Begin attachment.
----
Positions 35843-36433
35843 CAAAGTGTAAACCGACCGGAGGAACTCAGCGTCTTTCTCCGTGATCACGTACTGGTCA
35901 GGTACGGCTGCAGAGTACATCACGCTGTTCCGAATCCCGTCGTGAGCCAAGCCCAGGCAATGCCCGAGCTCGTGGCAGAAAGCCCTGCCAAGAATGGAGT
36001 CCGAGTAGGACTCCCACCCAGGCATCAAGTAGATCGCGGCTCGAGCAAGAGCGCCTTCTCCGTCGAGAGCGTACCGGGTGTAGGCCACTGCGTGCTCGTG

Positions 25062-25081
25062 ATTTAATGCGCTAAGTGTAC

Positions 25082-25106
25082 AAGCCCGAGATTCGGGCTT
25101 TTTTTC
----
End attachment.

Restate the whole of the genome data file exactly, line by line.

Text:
Positions 35843-36433
35843 CAAAGTGTAAACCGACCGGAGGAACTCAGCGTCTTTCTCCGTGATCACGTACTGGTCA
35901 GGTACGGCTGCAGAGTACATCACGCTGTTCCGAATCCCGTCGTGAGCCAAGCCCAGGCAATGCCCGAGCTCGTGGCAGAAAGCCCTGCCAAGAATGGAGT
36001 CCGAGTAGGACTCCCACCCAGGCATCAAGTAGATCGCGGCTCGAGCAAGAGCGCCTTCTCCGTCGAGAGCGTACCGGGTGTAGGCCACTGCGTGCTCGTG

Positions 25062-25081
25062 ATTTAATGCGCTAAGTGTAC

Positions 25082-25106
25082 AAGCCCGAGATTCGGGCTT
25101 TTTTTC